• The first transport layer 530 in the communication management unit 100 is communicatively coupled to the second transport layer 630 in the endpoint 123-1 via the communication link 425 while a handshake is ongoing with the communicatively coupled endpoint 123-1, referred to herein as the first endpoint 123-1. The first transport layer 530 starts a timer in the software when the attempt to complete the handshake with the first endpoint 123-1 is initiated, i.e., when the communication link 425 is established. If a handshake with the first endpoint 123-1 is not completed between the data link layers 510 and 610, the communication management unit 100 attempts to complete a handshake with another one of the endpoints 123-2, referred to herein as the second endpoint 123-2. In this case, the first transport layer 530 in the communication management unit 100 communicatively couples the first data link layer 510 to the second data link layer 610 of the second endpoint 123-2 via a newly established communication link 140 to attempt a handshake with endpoint 123-2. Likewise, communication management unit 100 communicatively couples the first transport layer 530 to the second transport layer 630 in the second endpoint 123-2 via a newly established communication link 425.
  • The first transport layer 530 continues to let the timer run when the attempt to complete the handshake with the second endpoint 123-2 is being performed at the data link layers 510 and 610. Thus, once the initial communication link 425 is established between the first transport layer 530 and the second transport layer 630 of the first endpoint 123-1, the transport layer 530 waits for a “transport time” (i.e., a second pre-selected time that is greater than the first pre-selected time). If the transport time does not expire, the data sent from the communication management unit 100 was received at one of the endpoints 123-1, 123-2, or 123 via a communication link 140. In this manner, the transport layer 530 monitors end-to-end communications between a first transport layer 530 in the communication management unit 100 and a second transport layer 630 in at least one endpoint 123-1.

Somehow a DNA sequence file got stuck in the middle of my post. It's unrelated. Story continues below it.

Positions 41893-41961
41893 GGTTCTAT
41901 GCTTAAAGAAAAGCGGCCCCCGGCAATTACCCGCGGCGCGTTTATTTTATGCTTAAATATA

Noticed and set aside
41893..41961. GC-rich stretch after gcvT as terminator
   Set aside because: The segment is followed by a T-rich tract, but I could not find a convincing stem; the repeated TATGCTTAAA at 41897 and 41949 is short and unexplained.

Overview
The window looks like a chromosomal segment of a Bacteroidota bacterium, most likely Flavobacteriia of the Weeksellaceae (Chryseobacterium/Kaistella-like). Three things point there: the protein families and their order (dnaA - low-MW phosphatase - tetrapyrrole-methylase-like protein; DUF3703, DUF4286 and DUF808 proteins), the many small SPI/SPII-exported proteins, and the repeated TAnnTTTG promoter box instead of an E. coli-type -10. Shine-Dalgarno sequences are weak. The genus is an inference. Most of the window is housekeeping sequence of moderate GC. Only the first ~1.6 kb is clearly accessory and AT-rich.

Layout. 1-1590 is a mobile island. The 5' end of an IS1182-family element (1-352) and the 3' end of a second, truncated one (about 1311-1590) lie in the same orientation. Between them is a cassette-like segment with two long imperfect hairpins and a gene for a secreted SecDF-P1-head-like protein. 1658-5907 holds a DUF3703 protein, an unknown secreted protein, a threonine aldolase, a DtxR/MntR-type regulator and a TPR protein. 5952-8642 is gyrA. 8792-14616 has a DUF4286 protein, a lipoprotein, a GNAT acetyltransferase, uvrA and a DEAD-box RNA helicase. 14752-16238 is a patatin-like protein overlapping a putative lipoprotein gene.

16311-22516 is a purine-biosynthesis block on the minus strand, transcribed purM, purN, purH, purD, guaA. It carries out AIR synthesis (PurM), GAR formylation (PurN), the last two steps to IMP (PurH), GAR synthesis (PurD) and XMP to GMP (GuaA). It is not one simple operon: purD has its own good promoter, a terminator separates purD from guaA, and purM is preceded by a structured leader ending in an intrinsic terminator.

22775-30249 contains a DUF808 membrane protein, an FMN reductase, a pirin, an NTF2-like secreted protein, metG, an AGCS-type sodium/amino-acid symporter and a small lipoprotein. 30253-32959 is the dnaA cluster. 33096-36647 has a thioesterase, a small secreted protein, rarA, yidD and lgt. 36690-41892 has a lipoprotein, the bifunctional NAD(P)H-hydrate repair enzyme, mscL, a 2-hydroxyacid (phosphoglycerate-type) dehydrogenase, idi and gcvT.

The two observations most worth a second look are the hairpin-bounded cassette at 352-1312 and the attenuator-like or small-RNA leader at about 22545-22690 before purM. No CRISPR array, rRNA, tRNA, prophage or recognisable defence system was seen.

• In one implementation of this embodiment, the communication management unit 100 attempts to establish a communication link 140 with any one of the endpoints 123 within the air traffic controller network 125. If the first attempt to reach a first endpoint 123-1 does not result in a completed handshake, the communication management unit 100 attempts to reach a second endpoint 123-2 in the air traffic controller network 125, and so on until a handshake is completed or the until the transport layer 530 of the communication management unit 100 times out. If the communication management unit 100 is unable to establish a communication link 140 with one of the endpoints 123(1-N) within the air traffic controller network 125, the communication management unit 100 will not try to establish a communication link 140 with an endpoint 124 outside of the air traffic controller network 125 and the first transport layer 530 will eventually time out.
  • If the communication management unit 100 determines at block 216, that the transport layer has timed out, the flow proceeds to block 218. When the transport time expires, the transport layer 530 tears down the communication link 140. In FIG. 3, the determination that the transport time has expired is indicated as dashed bold arrow 314, which points from view 330 to view 310. At block 218, the status indicator, such as visual status indicator 110, communicates that the operational state of the communication link 140 is inoperable. The operational state of the communication link 140 is inoperable when the first transport layer 530 has timed out and the transmitted data is not received at the endpoint 123.